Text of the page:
“Most people don’t have an extra $5,000. Access to monthly payment plans is the difference between access to child care,” he said.
The CFPB questions whether specialized medical financing really expands access to the underinsured. Instead, informal, often interest-free payment plans offered directly by medical institutions have given way to formal financial services such as medical credit cards and installment plans, the agency writes. .
Increased convenience for physicians can come at a significant cost to patients. According to the CFPB, patients who are often referred to these financial products while trying to make medical decisions often miss important financial information such as loan interest rates and specific payment terms. . And, as some legal experts have pointed out, doctors aren’t bound by the same laws as bankers, so they can’t be penalized for suggesting less-than-ideal financial products.
“Practice employees sell products they know little about without fully disclosing the terms and conditions to the patient,” one patient complained to the CFPB.
Another patient explained that she signed up for a CareCredit card at her dental office. The dental office pitched it as an interest-free payment plan for less than $100 a month, but two years later he was charged $1,400 in interest. A consumer also told her CFPB that her family signed up for the credit card without any notice.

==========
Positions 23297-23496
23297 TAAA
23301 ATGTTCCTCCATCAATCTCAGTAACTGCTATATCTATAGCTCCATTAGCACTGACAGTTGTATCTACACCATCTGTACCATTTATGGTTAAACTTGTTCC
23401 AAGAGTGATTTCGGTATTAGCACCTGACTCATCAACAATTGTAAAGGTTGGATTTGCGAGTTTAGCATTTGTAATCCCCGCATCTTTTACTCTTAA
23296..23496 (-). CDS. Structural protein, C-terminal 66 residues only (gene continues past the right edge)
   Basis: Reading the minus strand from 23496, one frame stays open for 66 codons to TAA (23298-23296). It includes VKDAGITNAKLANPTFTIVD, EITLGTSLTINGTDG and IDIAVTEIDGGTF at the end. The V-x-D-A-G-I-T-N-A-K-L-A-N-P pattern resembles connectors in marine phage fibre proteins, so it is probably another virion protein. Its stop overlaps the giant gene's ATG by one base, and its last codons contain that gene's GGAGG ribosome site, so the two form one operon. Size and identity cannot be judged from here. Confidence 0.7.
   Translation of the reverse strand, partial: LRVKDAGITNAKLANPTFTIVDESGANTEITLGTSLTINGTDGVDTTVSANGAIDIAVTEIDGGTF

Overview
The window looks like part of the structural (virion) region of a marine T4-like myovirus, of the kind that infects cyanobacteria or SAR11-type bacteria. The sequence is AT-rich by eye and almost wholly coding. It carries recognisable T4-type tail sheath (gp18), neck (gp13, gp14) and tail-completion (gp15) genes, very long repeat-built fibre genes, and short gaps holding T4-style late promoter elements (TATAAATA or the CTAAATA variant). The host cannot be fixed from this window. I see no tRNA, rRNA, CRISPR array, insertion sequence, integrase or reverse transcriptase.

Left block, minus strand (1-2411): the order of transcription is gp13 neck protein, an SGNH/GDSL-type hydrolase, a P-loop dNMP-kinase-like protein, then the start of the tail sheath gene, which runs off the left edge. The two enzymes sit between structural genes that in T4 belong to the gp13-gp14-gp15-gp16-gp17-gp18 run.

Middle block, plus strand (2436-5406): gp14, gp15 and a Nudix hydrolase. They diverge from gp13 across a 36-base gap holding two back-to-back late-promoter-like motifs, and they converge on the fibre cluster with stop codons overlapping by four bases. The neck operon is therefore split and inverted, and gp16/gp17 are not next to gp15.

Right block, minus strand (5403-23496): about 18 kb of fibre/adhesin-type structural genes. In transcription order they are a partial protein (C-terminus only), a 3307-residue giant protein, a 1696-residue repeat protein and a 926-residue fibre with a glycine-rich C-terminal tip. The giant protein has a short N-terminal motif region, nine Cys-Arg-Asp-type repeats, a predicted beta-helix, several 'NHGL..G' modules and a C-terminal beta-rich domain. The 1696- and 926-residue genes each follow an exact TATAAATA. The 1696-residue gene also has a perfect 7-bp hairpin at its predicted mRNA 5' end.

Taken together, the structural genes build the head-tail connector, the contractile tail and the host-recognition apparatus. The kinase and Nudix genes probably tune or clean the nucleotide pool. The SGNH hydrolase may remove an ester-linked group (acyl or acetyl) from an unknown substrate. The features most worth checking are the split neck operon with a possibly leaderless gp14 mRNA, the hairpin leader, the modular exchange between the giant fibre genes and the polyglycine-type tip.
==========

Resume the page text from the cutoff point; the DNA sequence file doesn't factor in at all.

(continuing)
“I am an elderly person and went to my local dentist office for a routine check-up of my wife’s teeth. I received a $14,000 bill from a dental office that opened a credit card in my name to pay for these services without my consent,” the person wrote, adding, “They I can’t speak good English,” he added.
According to the CFPB, “I never received a receipt or a copy until I received an invoice in the mail from my credit card company,” the person wrote.
$1 billion in interest payments
A patient with a specialized medical card would pay far more interest than in other situations, even if they paid with a standard credit card. For example, many cards offer interest-free periods. During this period, there will be increased interest in medical procedures, but patients will not be billed. If you don’t pay off your debt during this time, you may be forced to pay a large amount of interest at once.
“Our study suggests that many patients, especially those who are unable to pay off deferred interest products during the promotional period, are able to pay significantly more than they would otherwise have,” said the CFPB. increase. “Interest rates on medical loan products are generally higher than interest rates on other products such as general purpose credit cards,” the report notes.
The CFPB found that in the three years from 2018 to 2020, people with health cards or installment plans incurred $1 billion in deferred interest.
According to the report, medical loan offers are essentially indiscriminate, so the CFPB advises that patients who find themselves receiving such pitches should conduct their own investigations. For example, you should not assume that financially compliant medical procedures are not covered by insurance.
Hospitalized patients should also inquire about cost savings from charity care. This is a discount to needy patients that non-profit hospitals must offer as a condition of their non-profit.